As marijuana enthusiasts around the world gather to celebrate the “unofficial holiday” of 4-20 on 20 April, it also means celebrating the music and legacy of reggae icon Bob Marley whose long been synonymous with the holiday.
Nearly 40 years after his passing, uDiscover heads to Hyde Park, London to find out what Bob Marley means to people celebrating 4-20, the annual celebration of cannabis culture.
As a diverse crowd gathered on the spring day, everyone could agree that a large part of Marley’s appeal was his message of unity and love.
“When I think of Bob Marley’s music, I think of someone who was trying to change something” said one student.
“Bob Marley’s music just unifies everyone” and “every generation can listen to it”
Back in 2011, his son Ziggy Marley wrote an open letter on Billboard, espousing his personal beliefs behind the meaning of the “4-20” holiday.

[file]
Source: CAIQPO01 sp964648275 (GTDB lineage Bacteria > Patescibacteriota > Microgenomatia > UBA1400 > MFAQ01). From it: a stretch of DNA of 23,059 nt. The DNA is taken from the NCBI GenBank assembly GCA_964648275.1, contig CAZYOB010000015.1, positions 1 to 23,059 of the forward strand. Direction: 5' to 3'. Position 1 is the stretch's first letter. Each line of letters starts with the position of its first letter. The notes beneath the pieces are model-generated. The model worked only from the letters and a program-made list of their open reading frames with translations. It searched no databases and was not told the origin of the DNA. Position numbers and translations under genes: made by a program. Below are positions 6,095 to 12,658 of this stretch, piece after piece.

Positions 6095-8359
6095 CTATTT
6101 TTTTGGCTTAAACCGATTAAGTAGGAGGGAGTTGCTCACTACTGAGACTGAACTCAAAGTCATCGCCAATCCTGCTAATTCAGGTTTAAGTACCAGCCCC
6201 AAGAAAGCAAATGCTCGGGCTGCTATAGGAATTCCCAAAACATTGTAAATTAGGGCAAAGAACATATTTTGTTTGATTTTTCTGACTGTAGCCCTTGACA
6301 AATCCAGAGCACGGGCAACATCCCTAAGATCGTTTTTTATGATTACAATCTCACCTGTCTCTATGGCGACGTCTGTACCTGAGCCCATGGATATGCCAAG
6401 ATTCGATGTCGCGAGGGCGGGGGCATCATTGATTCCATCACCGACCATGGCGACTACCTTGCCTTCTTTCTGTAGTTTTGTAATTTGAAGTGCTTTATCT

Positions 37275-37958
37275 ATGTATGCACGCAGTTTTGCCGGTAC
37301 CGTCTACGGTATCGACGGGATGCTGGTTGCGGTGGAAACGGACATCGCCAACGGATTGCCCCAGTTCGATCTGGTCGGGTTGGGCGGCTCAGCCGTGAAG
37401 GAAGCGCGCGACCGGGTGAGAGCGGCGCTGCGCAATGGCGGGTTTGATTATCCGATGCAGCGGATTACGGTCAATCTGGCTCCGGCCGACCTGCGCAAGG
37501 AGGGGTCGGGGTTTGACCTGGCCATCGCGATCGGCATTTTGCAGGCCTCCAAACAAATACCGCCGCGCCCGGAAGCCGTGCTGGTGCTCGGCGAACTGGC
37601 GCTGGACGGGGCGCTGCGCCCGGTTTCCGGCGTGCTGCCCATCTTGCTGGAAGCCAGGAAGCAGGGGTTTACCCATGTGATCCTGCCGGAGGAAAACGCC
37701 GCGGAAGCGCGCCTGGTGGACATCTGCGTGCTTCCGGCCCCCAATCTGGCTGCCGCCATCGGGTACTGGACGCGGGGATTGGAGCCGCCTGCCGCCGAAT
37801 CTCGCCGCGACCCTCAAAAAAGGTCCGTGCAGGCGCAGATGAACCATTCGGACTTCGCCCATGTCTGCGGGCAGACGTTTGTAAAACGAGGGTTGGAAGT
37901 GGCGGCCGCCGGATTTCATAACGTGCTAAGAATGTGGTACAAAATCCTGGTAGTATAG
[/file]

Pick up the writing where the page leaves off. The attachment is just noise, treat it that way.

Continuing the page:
“For me, 4/20 means more than just a day to relish in the delights of nature’s oral herbal bliss. It is a day of an idea, of a philosophy that has been planted but is yet to be reaped. A solution for the fix.”
For decades now, Bob Marley and the Jamaican flag have become the unofficial symbols of the cannabis community. His image can be found on countless dorm room walls, festivals flyers marijuana paraphernalia.
When Bob Marley and the Wailers released their breakthrough top 10 album in the US, Rastaman Vibration on 30 April 1976, it included a message inside the gatefold sleeve that read: “This album jacket is great for cleaning herb.”
Marley viewed marijuana as a spiritual tool and was very open in interviews about its use and Rastafarian culture. While the original origins of the holiday have been debated, what remains is a celebration of Marley and all that he stood for.
Listen to ‘Could You Be Loved’ and other iconic Bob Marley hits on the Bob Marley Best Of playlist here.